The obvious release valve on price pressure will be the construction of new homes in desirable areas. Construction is the fastest growing sector of the economy, but it’s not fast enough yet to satisfy the needs of first-time buyers. With just 8,700 new homes built in 2014 the National Housing Agency says that an average of 16,000 new homes will be required each year for the next four years.
Pauline Daly, president of the SCSI, says: "A substantial increase in the number of shovel-ready sites is required to cater for this demand. We see a need to streamline the planning process and reduce the VAT rate on new home construction on a temporary basis."
The call for reduced VAT on new homes is echoed by most within the industry, with building costs cited as a major concern. Davitt is also calling for a closer examination of new building regulations, especially in the city, and the reduction of building planning levies to make new homes construction more viable in certain areas. The rezoning of land banks by authorities to accommodate appropriate well-serviced family accommodation – away from high-density apartment schemes – where it is needed, would be welcomed.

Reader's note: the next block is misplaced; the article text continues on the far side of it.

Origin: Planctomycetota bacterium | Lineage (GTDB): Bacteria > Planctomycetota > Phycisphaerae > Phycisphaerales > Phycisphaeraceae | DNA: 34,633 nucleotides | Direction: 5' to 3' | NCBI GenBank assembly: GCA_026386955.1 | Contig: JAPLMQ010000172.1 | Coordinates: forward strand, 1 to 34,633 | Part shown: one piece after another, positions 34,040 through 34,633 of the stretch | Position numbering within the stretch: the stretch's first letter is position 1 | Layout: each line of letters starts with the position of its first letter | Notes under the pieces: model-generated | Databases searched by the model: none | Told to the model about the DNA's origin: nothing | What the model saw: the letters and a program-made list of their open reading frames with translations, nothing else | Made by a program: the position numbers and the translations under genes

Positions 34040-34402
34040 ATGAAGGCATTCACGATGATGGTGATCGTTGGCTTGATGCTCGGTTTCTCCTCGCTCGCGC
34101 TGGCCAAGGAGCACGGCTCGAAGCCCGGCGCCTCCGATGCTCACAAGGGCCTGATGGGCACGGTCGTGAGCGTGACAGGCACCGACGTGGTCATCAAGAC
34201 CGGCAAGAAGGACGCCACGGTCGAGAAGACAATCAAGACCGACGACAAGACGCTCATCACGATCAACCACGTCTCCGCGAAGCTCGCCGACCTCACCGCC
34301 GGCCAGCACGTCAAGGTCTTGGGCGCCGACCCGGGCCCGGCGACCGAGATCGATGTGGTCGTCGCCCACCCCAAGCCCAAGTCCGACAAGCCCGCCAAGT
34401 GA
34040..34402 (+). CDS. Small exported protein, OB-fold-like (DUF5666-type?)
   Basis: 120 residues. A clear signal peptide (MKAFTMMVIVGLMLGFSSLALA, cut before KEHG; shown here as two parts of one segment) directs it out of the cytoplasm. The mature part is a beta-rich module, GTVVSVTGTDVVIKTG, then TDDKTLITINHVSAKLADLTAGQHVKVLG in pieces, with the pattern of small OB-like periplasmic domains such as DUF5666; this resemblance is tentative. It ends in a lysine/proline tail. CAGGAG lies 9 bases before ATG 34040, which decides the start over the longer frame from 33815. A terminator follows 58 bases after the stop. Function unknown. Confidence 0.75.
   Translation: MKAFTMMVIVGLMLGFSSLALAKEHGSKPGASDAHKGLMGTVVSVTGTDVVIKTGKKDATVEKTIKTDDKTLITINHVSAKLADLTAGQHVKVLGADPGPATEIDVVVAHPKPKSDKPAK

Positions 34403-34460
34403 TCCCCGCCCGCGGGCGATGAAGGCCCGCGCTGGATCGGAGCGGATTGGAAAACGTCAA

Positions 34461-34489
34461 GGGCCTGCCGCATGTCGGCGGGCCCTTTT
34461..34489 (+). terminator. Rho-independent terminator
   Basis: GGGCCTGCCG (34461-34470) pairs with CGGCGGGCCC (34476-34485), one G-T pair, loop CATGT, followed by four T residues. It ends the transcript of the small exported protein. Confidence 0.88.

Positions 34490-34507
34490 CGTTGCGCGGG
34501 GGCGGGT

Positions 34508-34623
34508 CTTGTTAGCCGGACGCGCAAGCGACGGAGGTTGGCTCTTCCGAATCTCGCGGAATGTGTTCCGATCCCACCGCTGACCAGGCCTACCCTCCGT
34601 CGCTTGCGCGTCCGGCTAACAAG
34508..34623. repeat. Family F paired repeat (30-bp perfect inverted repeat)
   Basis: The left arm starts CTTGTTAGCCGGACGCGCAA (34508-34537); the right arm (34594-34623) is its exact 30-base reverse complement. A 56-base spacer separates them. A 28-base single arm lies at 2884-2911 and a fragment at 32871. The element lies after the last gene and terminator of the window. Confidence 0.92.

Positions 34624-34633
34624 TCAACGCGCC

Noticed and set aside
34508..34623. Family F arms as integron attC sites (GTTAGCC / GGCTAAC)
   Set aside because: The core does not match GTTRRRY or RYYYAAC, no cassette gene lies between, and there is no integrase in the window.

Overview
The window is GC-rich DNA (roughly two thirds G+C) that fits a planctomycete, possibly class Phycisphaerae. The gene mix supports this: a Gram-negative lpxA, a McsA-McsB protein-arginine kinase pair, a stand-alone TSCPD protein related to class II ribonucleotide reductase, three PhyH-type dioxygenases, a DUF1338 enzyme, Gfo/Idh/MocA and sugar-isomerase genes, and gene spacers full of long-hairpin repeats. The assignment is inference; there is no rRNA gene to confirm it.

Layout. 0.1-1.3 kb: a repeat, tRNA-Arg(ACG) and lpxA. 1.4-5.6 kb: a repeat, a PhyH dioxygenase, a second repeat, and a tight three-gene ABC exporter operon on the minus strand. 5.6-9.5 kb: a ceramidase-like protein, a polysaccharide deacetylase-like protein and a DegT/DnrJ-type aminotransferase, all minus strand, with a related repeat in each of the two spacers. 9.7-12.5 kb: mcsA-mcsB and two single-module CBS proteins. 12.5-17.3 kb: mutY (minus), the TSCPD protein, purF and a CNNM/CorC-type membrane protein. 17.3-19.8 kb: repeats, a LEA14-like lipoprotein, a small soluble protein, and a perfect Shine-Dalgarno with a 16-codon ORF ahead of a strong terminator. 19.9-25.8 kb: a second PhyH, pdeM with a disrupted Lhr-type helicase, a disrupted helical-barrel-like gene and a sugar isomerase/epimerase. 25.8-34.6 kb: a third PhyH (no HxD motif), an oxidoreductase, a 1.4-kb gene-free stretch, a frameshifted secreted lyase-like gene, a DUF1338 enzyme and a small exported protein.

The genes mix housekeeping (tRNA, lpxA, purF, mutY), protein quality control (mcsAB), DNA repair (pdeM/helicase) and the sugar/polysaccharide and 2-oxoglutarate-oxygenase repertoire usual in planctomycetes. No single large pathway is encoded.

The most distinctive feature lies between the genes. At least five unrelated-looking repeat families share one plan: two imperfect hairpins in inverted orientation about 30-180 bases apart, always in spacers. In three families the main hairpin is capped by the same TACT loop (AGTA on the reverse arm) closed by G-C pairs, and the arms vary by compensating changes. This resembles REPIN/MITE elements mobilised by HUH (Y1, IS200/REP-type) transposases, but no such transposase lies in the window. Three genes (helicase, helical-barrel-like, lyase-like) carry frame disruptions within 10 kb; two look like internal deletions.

Tom Parlon, director general of the Construction Industry Federation, says build projects have been put on hold at the moment pending the outcome of the Central Bank decision on mortgage policy. Access to finance is already a major issue for builders, with banks only providing a maximum of 60 per cent equity for a construction project.
“This means that the house-builders have to find the remaining funding through other channels. Few have access to any reserves. So the only option available to many is to go through the vulture funds who are charging prohibitive rates.”
Based on recent experience, of course, it’s an unsavoury prospect that the State might intervene to give the property industry any kind of a “leg up”.
The last thing that’s needed is incentivised building schemes in the middle of nowhere, but a joined-up approach to ensuring current and future housing demands might well trump across the board mortgage ceilings that are likely to favour the better off who can pull together 20 per cent cash deposits.